Tuesday, November 22, 2022

Capital Markets: Your Love Is Lifting Me Higher

No, that's not Marc Chandler's headline. I don't think I've seen him use Jackie Wilson song lyrics in the many years he's been on the scene.

From Marc to Market:

Consolidative Session, even if Not Turn Around Tuesday

Overview: The US dollar is trading with a somewhat heavier bias after bouncing higher yesterday. All the G10 currencies are higher, led by the New Zealand dollar, where the central bank is expected to hike first thing tomorrow. Most emerging market currencies are also firmer. Those that are not, like the South Korean won and Mexican peso, are nursing minor losses. The surge in Covid cases weighed on Chinese shares that trade in Hong Kong, while the CSI 300 posted the smallest of gains. Outside of South Korea, most of the other large bourses rose. Europe’s Stoxx 600 is recouping yesterday's small loss to trade near the three-month high set a week ago. US futures are slightly higher. European benchmark 10-year yields are 1-2 bp firmer, while the US 10-year Treasury yield is off almost four basis points to 3.79%.

Gold is snapping a four-day fall and up about 0.5% to $1747. Similarly, January WTI is posting a gain for the first time in five sessions. After falling to about $75.25 yesterday, it reached $81.15 today before steadying around $80.40. US natgas is giving back half of yesterday's 7.5% gain, while the European benchmark is matching yesterday’s nearly 3.5% rise. Surging cases of Covid are weighing re-opening hopes and sending iron ore down 2.5% after yesterday’s 3.3% loss. Iron ore prices rose by 24% over the previous three weeks. March copper is snapping a six-day 8.5% fall. It is up 1.8%. December wheat is trading slightly heavier. It has not closed higher since last Tuesday.

Asia Pacific
There are a few developments in China to note. First, despite the widespread ideas that Beijing was pivoting on its zero-Covid policy and many investment houses raising their outlook for Chinese equities, estimates suggest that 20% of the world's second largest economy is under restrictions due to the virus, up from around 15.5% a week ago, according to one estimate. Top Chinese health officials insist on sticking with the policy. In downtown Beijing, schools have been shuttered, and people arriving to the capital starting today will be required to take three Covid tests within three days and stay at home until a negative result is produced. Second, the overnight repo rate fell 22 bp to 0.85%, the lowest level since January 2021. The hope of a Covid pivot had spurred a squeeze last week as investors shifted from bonds to stocks. Third, there was a hope that Beijing has also pivoted away from a crackdown on the technology sector. However, Reuters reports that China is set to announce a $1 bln fine on Ant for "disorderly expansion of capital." Fourth, reports suggest that Chinese companies are holding back buying more Russian oil pending the G7 price cap. Russia has reiterated that it will not sell oil to countries that honor the caps, but the price may fall and benefit those who are not formally accepting the cap. Fifth, the tightening of money market conditions lifted the Hong Kong dollar yesterday by the most in three years. The US dollar fell to nearly HKD7.80, the middle of the HKD7.75-HKD7.85 band. Intervention by the Hong Kong Monetary Authority squeezed interbank funding costs. The US dollar recovered today and is near HKD7.8150. One-month forward points, for example, were around -80 earlier this month and were +4.5 yesterday, the most since last 2021. It is nearly zero today....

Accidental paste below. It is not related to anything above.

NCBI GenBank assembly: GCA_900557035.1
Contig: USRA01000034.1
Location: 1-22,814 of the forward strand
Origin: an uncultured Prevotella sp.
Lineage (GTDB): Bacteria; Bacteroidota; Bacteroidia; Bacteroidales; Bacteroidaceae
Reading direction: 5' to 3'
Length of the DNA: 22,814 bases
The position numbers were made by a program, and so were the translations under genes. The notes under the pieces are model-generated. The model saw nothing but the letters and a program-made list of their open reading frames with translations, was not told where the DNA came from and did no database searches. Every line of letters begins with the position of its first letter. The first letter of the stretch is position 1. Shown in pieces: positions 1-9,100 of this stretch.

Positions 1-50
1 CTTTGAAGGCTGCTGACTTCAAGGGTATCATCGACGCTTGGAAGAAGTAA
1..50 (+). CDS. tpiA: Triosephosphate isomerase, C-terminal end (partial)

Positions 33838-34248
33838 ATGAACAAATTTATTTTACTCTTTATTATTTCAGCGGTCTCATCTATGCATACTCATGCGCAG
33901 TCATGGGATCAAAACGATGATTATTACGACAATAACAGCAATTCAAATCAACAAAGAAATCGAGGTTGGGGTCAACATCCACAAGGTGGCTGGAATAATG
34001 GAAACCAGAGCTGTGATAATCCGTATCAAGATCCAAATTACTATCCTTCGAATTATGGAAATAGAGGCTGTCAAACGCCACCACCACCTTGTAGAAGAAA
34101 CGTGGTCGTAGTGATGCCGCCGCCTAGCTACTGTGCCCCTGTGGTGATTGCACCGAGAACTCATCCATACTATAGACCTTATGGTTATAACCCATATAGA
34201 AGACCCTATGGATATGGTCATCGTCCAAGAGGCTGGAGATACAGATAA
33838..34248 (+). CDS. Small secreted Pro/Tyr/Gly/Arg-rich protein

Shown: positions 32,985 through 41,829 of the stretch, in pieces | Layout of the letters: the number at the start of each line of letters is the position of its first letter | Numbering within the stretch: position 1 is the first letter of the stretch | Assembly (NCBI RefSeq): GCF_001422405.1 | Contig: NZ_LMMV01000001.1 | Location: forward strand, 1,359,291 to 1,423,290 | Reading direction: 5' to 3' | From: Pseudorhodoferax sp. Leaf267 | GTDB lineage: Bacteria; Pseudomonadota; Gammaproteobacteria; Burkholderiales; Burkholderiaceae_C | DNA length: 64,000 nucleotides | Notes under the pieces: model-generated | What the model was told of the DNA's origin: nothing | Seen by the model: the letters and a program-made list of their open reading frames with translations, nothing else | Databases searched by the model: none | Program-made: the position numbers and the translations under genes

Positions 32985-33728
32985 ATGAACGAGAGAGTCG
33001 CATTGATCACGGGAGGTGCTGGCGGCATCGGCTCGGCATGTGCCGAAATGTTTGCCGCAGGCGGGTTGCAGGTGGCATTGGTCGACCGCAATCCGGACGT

Here's Mr. Wilson: